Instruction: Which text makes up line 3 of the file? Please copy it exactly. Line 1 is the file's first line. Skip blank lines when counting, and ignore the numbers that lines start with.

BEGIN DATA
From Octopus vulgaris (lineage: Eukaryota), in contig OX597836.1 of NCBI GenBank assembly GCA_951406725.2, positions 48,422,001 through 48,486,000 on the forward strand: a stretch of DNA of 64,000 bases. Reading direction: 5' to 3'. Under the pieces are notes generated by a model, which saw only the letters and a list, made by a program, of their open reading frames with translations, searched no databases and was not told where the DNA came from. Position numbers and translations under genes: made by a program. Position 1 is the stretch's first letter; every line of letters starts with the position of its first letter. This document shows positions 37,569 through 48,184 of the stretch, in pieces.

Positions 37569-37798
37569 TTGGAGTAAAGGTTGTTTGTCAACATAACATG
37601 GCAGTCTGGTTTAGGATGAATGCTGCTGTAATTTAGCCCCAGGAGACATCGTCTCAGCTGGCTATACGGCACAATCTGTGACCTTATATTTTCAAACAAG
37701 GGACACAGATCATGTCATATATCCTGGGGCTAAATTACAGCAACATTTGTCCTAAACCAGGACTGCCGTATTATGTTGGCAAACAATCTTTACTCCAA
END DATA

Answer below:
37569 TTGGAGTAAAGGTTGTTTGTCAACATAACATG